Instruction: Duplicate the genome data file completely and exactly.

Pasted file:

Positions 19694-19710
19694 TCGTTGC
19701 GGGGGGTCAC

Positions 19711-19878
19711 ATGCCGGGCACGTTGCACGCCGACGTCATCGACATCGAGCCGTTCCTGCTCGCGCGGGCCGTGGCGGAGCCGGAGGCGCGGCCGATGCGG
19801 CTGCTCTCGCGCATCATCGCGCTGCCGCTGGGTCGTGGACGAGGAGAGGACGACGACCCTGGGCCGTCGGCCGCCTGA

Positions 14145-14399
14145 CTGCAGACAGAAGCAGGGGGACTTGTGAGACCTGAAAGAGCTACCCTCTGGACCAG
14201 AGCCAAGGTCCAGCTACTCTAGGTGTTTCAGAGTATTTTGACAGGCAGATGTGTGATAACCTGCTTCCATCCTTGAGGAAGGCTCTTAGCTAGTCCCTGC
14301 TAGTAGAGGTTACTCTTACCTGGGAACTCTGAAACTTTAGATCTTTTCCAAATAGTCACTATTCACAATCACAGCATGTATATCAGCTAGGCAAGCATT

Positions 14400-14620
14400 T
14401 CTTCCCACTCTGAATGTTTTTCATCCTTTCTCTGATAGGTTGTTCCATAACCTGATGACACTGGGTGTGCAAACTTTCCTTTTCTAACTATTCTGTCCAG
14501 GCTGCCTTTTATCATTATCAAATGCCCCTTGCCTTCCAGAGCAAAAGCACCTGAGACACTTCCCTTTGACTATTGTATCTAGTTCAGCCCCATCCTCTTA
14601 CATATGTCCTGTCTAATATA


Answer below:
Positions 19694-19710
19694 TCGTTGC
19701 GGGGGGTCAC

Positions 19711-19878
19711 ATGCCGGGCACGTTGCACGCCGACGTCATCGACATCGAGCCGTTCCTGCTCGCGCGGGCCGTGGCGGAGCCGGAGGCGCGGCCGATGCGG
19801 CTGCTCTCGCGCATCATCGCGCTGCCGCTGGGTCGTGGACGAGGAGAGGACGACGACCCTGGGCCGTCGGCCGCCTGA

Positions 14145-14399
14145 CTGCAGACAGAAGCAGGGGGACTTGTGAGACCTGAAAGAGCTACCCTCTGGACCAG
14201 AGCCAAGGTCCAGCTACTCTAGGTGTTTCAGAGTATTTTGACAGGCAGATGTGTGATAACCTGCTTCCATCCTTGAGGAAGGCTCTTAGCTAGTCCCTGC
14301 TAGTAGAGGTTACTCTTACCTGGGAACTCTGAAACTTTAGATCTTTTCCAAATAGTCACTATTCACAATCACAGCATGTATATCAGCTAGGCAAGCATT

Positions 14400-14620
14400 T
14401 CTTCCCACTCTGAATGTTTTTCATCCTTTCTCTGATAGGTTGTTCCATAACCTGATGACACTGGGTGTGCAAACTTTCCTTTTCTAACTATTCTGTCCAG
14501 GCTGCCTTTTATCATTATCAAATGCCCCTTGCCTTCCAGAGCAAAAGCACCTGAGACACTTCCCTTTGACTATTGTATCTAGTTCAGCCCCATCCTCTTA
14601 CATATGTCCTGTCTAATATA